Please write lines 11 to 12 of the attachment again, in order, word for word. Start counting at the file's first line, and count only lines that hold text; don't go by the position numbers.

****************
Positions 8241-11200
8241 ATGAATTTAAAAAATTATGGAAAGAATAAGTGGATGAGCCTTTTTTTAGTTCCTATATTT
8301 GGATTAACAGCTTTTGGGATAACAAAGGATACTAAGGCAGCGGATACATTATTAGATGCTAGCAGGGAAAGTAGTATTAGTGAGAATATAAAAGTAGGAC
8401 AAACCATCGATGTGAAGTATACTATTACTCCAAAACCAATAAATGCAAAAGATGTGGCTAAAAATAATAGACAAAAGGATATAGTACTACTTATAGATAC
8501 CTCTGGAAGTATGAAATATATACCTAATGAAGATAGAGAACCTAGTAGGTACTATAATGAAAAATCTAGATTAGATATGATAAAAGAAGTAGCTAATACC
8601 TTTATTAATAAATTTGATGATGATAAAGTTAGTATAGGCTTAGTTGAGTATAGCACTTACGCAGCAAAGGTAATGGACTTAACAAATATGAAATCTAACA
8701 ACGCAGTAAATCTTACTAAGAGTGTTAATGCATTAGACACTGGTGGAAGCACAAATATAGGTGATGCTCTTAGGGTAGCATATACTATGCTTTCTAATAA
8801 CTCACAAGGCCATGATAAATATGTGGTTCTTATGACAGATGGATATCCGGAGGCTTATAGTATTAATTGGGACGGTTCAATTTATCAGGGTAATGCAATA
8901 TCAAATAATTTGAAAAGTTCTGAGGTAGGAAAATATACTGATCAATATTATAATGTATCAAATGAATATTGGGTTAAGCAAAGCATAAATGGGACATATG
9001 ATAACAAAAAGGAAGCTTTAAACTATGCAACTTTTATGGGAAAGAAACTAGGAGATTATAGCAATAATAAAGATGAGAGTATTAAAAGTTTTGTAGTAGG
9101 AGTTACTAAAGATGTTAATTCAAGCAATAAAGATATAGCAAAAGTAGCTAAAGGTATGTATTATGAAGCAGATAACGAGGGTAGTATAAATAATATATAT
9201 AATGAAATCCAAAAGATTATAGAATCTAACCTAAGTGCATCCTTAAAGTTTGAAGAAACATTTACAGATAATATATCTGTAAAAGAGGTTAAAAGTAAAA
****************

9101 AGTTACTAAAGATGTTAATTCAAGCAATAAAGATATAGCAAAAGTAGCTAAAGGTATGTATTATGAAGCAGATAACGAGGGTAGTATAAATAATATATAT
9201 AATGAAATCCAAAAGATTATAGAATCTAACCTAAGTGCATCCTTAAAGTTTGAAGAAACATTTACAGATAATATATCTGTAAAAGAGGTTAAAAGTAAAA